If it is a necessity, then what should be the structure to make it meaningful and economically feasible in a developing country like India where males constitute 71%6 of the workforce?
You must be thinking that the debate on whether 26 weeks of maternity policy is economically viable for companies has not ended and here I am proposing a stronger paternity policy on top of that. I must not be thinking straight.
US and China may be leading the world economy but are nowhere close to policies on parental leave policy. Some of the countries with exemplary paternity leave policies are Finland, Norway, Hungary, Sweden, Slovenia, Iceland, and Estonia.7 Incidentally, 4 of these 7 countries also feature in the top 10 ranked countries in the World Happiness Survey 2018. Finnish fathers are granted eight weeks of paid leave and mother 23 weeks. They can also opt for childcare leave after the child is 3 years old. Norway offers flexibility wherein fathers can take between zero and 10 weeks depending on their wives’ income while mothers can take 35 weeks at full pay or 45 weeks at 80% pay. Many of the new age organisations like Facebook, Twitter, etc are going for gender-neutral parental leave. They are offering 12 to 52 weeks of leave for all new parents in their organisations.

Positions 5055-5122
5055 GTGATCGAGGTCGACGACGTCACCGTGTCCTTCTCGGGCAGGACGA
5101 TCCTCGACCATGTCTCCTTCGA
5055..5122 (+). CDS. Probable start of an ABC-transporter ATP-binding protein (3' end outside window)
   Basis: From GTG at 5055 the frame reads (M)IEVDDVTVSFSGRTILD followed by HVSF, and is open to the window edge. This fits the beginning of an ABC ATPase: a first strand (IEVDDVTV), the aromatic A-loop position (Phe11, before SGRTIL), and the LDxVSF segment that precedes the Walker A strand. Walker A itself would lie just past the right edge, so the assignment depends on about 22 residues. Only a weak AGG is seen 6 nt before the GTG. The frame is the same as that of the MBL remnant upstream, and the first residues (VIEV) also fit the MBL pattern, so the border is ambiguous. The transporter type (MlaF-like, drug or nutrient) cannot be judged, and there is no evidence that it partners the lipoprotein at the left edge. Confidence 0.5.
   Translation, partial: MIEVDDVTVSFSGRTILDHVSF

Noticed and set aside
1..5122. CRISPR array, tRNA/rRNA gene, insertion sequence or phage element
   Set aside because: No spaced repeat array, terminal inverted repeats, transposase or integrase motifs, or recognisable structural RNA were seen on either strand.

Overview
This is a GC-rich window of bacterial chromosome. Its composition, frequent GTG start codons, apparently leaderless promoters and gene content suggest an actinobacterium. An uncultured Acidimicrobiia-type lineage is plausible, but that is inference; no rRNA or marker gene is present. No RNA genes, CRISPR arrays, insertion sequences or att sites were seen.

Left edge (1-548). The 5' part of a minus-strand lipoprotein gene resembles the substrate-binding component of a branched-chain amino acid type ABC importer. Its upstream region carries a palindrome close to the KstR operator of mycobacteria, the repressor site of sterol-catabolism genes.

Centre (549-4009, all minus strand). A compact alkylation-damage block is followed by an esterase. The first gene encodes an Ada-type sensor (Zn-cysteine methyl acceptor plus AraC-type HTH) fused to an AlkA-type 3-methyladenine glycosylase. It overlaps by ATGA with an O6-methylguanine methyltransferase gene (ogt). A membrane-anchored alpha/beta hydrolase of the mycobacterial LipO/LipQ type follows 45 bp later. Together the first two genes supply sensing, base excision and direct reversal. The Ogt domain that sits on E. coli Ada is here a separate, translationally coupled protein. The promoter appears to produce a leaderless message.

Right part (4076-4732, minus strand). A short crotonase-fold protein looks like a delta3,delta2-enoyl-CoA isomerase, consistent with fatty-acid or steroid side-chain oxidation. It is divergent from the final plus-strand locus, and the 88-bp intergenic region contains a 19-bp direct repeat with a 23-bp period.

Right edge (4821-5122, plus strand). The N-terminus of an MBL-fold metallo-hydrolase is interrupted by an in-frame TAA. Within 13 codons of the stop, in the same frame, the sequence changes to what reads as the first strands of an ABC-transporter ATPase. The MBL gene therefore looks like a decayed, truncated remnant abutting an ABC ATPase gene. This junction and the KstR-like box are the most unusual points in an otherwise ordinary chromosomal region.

I can go on with the examples but the moot point here is the flexibility to new parents to opt for an option as per their need. The cost of the same need not be borne by the organisation alone but can be shared with the beneficiaries.
UN recommends a minimum of 16 weeks of rest for new mothers. We as a country have decided to stretch the same to 26 weeks of paid leave in all generosity. If we adopt a parental leave policy incorporating both, the UN’s recommendation and our society’s requirement and at the same time solving for economic feasibility, it will be more than a win-win for all. It will be a victory for our future generations as well.
Therefore, what I propose is as under:
• For mothers an option between 16 weeks of fully paid leave and 12 weeks of fully paid leave combined with 8 weeks of partially paid leave
• For fathers, an option of up to 8 weeks of leave, part of which can be on full pay
The leaves should be allowed anytime in the first year of birth so that fathers can take up the role of primary giver after the mother resumes work if required.
In the above proposal, the employers are likely to give 10-20% less the total number of paid days to both men and women versus the present policy of 26 weeks of maternity leave. I will not deny the fact that financial liability may increase because at present our corporates are male-heavy at the top. This reflects the sad state of our society so with this change it will be in the interest of organisations to have more women climbing to the top. This is in the